FCC Releases Nationwide EAS Test Report

The following is from the NAB’s TV TechCheck:

On April 15, 2013 the FCC released a report discussing the results of the first-ever nationwide test of the Emergency Alert System (EAS), conducted jointly in 2011 by the Federal Communications Commission (FCC) and Federal Emergency Management Agency (FEMA). One and a half years after this test was conducted, the Commission’s Public Safety and Homeland Security Bureau has, in this report, released its observations of the test and recommendations for improving the system. Deemed in large part a success by the Bureau, with EAS generally performing as designed were it to be activated for an actual emergency, the test nonetheless highlighted several areas of concern and ways to strengthen the system.

For this test, at 2PM EST on November 9, 2011, FEMA successfully transmitted an Emergency Action Notification (EAN), a live EAS code, to 63 Primary Entry Point (PEP) stations. The results of the nationwide test were largely positive, with only 5% of National Primary Stations failing to receive the alert (see table below). However, the test was not without issues and the Bureau, in its report, points to seven main problems:

  • Widespread poor audio quality nationwide;
  • Lack of PEP station (particularly in the Portland, Oregon area);
  • Problems with the use of alternatives to PEP-based EAN distribution;
  • Inability to receive the EAN;
  • Inability to retransmit the EAN and/or deliver the alert to the public;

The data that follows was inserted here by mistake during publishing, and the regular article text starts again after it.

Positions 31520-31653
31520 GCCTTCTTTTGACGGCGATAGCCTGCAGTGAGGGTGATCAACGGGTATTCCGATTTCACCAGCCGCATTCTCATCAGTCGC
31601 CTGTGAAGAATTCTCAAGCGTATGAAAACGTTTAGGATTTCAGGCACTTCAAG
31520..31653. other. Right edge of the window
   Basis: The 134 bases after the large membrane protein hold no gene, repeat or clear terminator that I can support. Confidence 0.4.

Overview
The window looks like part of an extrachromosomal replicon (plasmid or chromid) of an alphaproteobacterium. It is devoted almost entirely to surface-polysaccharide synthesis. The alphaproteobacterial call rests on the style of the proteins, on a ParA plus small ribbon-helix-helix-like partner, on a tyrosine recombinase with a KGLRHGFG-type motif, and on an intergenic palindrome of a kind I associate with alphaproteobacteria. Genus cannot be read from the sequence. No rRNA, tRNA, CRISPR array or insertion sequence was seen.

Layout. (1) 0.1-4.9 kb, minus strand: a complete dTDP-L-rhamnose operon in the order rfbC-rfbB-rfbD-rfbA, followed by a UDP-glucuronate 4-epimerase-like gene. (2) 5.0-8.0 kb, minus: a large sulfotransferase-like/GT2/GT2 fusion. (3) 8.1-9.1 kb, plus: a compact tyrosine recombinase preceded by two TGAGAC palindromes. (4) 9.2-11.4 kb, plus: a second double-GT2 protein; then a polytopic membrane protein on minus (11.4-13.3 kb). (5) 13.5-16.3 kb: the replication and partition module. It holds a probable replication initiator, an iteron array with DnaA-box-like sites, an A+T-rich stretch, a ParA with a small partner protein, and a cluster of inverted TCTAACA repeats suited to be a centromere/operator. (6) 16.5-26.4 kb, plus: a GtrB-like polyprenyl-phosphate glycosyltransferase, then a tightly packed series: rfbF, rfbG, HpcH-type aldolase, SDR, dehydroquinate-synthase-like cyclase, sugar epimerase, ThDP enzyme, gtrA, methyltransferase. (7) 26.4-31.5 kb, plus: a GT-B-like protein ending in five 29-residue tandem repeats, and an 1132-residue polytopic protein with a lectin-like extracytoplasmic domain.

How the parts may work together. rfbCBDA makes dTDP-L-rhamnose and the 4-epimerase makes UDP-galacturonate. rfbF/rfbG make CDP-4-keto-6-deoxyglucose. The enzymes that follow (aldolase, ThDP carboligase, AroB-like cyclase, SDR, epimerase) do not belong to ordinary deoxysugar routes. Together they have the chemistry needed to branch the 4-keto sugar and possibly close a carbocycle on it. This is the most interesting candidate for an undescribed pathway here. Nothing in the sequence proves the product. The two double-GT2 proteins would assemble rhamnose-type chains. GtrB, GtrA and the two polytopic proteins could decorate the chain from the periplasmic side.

• Short test length (changed just prior to the test, from 2 minutes and 30 seconds to only 30 seconds);
  • Anomalies in EAS equipment programming and operation;

While poor audio quality at the PEP level negatively affected delivery to larger areas of the country, the large majority of problems encountered were the results of equipment and individual EAS participant failures.

In the report, the Bureau recommends another nationwide test after the Commission takes the necessary steps to improve EAS functioning. The Bureau makes a number of recommendations in the report for improvement of EAS and identifies some steps to take for the next nationwide EAS test, including:

  • Examine equipment performance and seek comment on proposed changes to EAS equipment rules to ensure consistency;
  • Update State EAS plans and re-examine FCC State EAS plan rules;
  • Develop and publicize EAS participant best practices for EAS operation;
  • Additional FCC rulemaking to address issues left open in previous EAS orders;
  • Develop a new EAS test database for participants to report to;
  • Reconvene the Federal EAS test working group.

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